from The Plan for Restoration of Constitutional Government

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A Foundation Upon Which to Build

To undertake the task at hand, we must understand some concepts that were common knowledge to those who gave us this great nation though have since been lost, by various means, to our current process of thought.  The principle concept is an understanding of "the State of Nature".  That is the condition in which we find ourselves, if there is no government. 

If we find ourselves in a State of Nature, we are living in a world absent de jure government.  Each does by only his own moral and ethical constraints, absent legitimate government constraints.

Within a community, it s necessary to moderate each of our individual characteristics and develop a common set which all are bound by.  This is the simplest form of government outside of family.  It is a community with common goals and constraints -- and, a method of dealing with those who violate others within that community.

Common elements for such a community are language, moral values, and heritage.  These three common elements provide for a cohesive community.  Similarly, a state and a nation must also have the common characteristics, though being a much more diverse lot, the larger the government, the less imposition on individual rights.

However, those common elements must, to some degree, be existent, for a nation to truly have the proper foundation to preserve the traditions of its past, to have a cohesive present day, and, a model for its future.

For nearly a century, the fundamentals of those elements within the United States were clearly defined.  However, in more recent times, those "truths' have been distorted and been lost to our contemporary thoughts.  To better understand those founding principles, see "We the People", but, Who are We.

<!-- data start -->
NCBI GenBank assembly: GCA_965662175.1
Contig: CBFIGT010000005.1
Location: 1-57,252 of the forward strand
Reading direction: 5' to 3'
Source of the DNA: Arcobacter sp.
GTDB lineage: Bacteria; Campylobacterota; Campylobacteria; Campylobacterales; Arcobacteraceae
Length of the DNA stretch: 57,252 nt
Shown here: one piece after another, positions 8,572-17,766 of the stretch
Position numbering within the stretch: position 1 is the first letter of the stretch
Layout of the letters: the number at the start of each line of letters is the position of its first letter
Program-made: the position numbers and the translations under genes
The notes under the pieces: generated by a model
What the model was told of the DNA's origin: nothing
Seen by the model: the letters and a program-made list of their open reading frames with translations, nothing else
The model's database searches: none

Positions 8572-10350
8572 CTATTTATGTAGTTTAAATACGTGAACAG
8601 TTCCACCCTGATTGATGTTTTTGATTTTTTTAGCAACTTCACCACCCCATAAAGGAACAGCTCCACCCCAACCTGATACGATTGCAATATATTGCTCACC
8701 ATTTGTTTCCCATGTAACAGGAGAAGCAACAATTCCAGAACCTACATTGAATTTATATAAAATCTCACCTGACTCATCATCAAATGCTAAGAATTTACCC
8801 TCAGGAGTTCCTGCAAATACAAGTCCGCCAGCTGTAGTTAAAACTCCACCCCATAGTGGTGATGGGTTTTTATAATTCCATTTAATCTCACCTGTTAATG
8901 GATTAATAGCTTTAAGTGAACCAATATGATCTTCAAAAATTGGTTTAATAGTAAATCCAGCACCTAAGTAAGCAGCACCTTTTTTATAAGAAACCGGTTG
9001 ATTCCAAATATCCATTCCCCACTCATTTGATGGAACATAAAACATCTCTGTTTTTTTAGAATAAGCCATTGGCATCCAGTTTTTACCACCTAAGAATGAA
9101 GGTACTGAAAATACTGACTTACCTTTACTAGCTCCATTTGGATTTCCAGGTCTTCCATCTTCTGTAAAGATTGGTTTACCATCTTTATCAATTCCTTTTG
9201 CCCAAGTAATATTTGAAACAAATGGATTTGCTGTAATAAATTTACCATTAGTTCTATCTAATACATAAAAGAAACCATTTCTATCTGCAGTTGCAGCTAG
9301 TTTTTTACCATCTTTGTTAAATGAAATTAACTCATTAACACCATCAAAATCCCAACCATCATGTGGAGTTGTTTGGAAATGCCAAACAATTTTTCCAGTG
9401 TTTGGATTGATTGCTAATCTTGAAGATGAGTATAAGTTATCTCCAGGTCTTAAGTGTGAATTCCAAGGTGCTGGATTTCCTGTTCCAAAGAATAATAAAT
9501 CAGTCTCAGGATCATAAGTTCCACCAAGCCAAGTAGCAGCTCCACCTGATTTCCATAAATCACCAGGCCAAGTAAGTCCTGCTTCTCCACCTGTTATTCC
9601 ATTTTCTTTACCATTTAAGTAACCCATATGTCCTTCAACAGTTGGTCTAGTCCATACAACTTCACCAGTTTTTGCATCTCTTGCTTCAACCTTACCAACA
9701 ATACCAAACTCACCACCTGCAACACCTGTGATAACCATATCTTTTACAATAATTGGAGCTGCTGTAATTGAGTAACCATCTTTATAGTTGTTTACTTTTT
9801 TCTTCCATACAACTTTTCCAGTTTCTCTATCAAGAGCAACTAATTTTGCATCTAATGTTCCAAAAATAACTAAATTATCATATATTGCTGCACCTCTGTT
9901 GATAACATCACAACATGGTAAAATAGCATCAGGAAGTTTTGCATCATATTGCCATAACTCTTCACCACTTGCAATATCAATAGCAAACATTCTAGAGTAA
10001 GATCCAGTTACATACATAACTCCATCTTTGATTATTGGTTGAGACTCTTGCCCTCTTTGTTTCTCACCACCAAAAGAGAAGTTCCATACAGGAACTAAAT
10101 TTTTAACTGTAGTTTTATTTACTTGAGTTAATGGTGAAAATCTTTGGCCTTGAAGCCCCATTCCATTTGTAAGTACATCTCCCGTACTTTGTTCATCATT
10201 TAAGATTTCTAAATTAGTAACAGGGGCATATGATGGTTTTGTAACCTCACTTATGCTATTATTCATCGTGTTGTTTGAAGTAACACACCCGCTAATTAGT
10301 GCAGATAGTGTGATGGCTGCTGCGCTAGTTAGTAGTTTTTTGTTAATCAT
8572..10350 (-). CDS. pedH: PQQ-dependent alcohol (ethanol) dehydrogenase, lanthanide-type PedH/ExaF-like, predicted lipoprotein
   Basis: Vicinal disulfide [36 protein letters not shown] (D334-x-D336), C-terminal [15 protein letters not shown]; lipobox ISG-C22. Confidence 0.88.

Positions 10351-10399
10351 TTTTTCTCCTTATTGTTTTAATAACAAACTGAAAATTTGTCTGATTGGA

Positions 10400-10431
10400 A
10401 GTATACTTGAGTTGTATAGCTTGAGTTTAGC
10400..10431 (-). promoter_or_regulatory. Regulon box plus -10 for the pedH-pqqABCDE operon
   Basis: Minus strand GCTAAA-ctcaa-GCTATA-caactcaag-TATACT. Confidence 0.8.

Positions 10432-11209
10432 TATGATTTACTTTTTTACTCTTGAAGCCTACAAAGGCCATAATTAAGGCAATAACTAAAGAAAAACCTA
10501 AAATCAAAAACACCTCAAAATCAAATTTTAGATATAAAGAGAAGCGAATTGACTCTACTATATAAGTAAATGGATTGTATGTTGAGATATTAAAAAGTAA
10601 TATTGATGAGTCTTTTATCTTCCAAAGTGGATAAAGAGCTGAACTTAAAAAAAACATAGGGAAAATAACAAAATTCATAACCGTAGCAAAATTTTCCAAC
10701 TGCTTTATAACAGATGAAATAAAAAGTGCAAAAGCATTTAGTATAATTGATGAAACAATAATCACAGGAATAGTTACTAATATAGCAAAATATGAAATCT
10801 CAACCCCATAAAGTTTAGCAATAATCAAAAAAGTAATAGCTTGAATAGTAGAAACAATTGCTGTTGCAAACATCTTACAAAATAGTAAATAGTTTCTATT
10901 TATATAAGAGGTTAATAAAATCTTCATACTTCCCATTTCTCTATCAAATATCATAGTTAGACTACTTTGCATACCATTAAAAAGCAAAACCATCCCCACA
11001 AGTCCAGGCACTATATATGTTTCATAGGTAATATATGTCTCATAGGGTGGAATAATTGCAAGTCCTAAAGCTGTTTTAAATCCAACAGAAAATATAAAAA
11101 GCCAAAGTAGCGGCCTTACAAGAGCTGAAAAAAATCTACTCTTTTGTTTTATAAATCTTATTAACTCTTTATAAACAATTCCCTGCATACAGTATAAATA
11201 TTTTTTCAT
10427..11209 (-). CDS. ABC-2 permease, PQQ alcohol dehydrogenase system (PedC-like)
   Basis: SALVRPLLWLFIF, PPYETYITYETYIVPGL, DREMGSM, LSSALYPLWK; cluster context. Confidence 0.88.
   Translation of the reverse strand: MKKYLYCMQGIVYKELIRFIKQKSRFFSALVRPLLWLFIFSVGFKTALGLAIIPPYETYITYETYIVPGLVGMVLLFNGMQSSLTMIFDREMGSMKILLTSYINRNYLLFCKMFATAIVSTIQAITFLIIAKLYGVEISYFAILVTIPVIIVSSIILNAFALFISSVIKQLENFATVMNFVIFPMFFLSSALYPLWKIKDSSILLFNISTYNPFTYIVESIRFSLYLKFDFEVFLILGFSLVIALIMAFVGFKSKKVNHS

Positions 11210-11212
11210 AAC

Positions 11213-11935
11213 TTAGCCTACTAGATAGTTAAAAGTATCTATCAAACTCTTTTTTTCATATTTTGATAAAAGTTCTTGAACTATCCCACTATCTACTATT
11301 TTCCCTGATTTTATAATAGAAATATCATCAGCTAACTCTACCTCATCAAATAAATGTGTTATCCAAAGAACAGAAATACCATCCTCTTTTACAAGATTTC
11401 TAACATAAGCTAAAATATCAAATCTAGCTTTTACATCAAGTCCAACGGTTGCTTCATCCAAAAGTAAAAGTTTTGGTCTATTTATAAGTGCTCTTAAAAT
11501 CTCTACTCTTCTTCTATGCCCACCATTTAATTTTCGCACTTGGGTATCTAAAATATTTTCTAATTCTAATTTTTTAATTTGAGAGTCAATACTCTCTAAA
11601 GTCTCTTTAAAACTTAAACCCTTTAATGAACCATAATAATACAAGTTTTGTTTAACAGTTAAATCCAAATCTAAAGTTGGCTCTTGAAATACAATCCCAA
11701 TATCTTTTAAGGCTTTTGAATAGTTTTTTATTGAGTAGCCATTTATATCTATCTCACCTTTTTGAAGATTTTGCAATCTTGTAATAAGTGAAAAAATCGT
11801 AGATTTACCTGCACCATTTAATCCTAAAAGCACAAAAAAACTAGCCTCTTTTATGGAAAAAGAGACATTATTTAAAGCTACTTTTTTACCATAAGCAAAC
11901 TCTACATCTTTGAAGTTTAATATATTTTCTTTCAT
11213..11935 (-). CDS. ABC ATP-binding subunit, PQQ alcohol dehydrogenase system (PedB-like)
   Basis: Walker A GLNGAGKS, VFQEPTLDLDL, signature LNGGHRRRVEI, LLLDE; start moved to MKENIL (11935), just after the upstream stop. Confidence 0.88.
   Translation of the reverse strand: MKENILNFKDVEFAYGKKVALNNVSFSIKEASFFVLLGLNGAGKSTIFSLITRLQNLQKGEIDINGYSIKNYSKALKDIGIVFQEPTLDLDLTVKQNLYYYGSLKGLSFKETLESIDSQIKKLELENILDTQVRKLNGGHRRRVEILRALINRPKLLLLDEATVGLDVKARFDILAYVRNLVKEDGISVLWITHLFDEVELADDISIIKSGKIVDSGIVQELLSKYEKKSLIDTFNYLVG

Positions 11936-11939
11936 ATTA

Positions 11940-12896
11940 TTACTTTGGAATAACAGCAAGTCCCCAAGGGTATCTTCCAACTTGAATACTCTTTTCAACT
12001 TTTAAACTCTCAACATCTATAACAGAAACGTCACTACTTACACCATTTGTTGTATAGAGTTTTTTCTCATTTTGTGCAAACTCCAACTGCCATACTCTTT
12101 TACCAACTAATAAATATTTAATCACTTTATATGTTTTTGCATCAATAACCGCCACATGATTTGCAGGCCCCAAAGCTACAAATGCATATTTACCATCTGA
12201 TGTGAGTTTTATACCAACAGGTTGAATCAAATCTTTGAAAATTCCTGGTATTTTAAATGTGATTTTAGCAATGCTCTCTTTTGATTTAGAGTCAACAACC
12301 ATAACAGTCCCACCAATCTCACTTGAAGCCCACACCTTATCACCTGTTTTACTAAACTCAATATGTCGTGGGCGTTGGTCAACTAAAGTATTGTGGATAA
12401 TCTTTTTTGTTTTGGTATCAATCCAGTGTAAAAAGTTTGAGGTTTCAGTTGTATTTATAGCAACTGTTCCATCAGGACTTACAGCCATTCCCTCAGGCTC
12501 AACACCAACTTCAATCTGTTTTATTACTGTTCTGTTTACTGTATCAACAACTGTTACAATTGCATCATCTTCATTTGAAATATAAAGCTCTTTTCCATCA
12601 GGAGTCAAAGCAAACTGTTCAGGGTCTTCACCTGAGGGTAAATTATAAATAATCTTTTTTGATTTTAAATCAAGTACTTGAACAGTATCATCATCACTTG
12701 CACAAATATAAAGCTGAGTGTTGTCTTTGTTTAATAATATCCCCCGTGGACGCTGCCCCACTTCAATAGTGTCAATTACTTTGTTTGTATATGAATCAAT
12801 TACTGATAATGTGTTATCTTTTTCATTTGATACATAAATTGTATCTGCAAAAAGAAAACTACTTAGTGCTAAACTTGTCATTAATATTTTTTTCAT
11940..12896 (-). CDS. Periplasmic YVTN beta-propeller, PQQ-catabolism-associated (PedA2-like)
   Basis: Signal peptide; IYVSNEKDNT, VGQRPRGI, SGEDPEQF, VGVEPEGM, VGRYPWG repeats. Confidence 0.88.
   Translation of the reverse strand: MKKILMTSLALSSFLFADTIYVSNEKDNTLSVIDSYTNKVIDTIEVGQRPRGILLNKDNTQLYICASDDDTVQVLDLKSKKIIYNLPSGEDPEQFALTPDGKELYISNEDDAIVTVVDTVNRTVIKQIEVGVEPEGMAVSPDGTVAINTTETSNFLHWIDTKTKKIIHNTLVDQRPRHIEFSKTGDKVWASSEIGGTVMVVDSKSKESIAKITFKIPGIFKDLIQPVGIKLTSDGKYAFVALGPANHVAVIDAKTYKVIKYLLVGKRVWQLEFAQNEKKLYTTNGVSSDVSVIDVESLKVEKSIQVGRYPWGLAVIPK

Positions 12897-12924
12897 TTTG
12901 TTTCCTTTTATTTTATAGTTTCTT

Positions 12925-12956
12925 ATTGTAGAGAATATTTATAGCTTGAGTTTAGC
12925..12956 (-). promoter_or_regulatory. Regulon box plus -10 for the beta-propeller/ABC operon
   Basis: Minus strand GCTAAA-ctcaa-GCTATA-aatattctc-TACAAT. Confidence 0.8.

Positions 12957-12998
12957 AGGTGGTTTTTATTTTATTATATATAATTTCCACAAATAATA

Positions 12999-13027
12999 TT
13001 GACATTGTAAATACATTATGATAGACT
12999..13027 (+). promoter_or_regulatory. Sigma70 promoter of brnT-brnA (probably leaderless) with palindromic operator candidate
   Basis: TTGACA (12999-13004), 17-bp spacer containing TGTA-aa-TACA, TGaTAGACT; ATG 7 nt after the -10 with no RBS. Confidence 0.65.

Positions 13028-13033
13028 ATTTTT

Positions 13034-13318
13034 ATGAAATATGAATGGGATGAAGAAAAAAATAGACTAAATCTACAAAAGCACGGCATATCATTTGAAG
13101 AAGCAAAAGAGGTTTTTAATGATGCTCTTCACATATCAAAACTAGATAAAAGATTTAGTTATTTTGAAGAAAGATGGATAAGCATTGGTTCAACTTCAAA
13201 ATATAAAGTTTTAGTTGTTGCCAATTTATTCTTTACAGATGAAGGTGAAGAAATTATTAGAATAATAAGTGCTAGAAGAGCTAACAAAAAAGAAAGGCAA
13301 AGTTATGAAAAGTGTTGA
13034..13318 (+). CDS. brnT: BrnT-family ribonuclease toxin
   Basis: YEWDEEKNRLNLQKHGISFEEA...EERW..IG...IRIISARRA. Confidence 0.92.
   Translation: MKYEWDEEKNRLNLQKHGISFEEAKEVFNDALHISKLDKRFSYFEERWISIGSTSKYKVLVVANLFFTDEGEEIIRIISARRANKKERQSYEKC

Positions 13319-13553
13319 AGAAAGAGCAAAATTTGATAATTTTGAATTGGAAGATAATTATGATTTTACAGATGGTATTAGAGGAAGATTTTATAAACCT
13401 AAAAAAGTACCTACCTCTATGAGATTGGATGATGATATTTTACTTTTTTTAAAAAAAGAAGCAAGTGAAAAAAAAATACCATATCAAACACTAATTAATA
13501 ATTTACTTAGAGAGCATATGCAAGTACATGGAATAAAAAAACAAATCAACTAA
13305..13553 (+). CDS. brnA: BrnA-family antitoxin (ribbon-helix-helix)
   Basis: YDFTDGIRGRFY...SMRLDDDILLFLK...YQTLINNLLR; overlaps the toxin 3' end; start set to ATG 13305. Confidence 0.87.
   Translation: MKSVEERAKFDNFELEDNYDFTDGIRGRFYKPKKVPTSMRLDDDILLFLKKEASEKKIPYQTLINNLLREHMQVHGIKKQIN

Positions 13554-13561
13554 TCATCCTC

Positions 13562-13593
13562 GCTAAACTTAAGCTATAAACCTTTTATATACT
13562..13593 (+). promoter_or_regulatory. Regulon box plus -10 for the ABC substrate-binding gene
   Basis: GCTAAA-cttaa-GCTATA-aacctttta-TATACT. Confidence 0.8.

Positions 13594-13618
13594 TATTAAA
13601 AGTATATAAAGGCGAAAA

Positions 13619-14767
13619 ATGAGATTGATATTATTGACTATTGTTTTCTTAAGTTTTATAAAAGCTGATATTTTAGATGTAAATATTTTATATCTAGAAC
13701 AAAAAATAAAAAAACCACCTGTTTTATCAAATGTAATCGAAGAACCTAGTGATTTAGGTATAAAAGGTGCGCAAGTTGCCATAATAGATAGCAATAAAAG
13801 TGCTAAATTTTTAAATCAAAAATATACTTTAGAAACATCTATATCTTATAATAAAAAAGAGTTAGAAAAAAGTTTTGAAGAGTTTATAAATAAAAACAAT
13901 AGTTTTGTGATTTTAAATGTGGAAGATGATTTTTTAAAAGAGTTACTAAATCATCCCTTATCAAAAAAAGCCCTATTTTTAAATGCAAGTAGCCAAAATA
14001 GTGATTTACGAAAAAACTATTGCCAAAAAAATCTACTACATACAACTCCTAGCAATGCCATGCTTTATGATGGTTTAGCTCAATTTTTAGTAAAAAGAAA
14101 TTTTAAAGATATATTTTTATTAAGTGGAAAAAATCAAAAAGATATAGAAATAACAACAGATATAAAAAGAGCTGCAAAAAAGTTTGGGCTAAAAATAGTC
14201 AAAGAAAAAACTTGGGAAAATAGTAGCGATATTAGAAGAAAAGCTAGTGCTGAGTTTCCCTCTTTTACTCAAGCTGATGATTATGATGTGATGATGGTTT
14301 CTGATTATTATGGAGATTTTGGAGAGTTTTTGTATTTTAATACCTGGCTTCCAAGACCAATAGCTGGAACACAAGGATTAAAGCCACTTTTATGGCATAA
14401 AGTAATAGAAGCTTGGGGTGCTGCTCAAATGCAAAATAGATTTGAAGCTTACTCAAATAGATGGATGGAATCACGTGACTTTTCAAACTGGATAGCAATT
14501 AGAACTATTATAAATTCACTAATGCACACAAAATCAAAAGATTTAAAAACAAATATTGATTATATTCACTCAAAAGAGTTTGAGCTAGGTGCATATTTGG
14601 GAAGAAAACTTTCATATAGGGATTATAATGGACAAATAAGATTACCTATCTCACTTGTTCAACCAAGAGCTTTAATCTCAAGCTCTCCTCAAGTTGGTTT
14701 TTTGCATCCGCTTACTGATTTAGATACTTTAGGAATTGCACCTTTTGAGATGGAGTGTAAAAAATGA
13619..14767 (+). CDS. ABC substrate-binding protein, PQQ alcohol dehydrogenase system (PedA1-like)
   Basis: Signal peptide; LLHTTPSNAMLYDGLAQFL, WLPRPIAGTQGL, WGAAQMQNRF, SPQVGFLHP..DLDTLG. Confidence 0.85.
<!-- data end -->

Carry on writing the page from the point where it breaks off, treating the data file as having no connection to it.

Since our purpose is to Restore Constitutional Government, as intended by the Framers, perhaps it would behoove us to establish some principles on which to judge whether and individual has sufficient understand of, and, respect for, those principles.  The Principle Faction its relationship to lesser factions is discussed in "Factions -- the Chains of Oppression".

Some Thoughts

This plan, after years of discussion and contemplation, coupled with an understanding of what the Founders did to challenge the authority of the power of government, was developed as a guideline that would answer the question of whether it would be possible, today, to emulate the actions of those Founders to achieve the same end.

The desire to change government back to its Constitutional limitations would best be served if no blood were shed.  The impracticality of achieving that end, along with the knowledge that blood has already been shed, moves us to the second position -- that the minimum amount of blood be shed, and, that of if blood is to be shed, that it include an absolute minimum of innocent blood.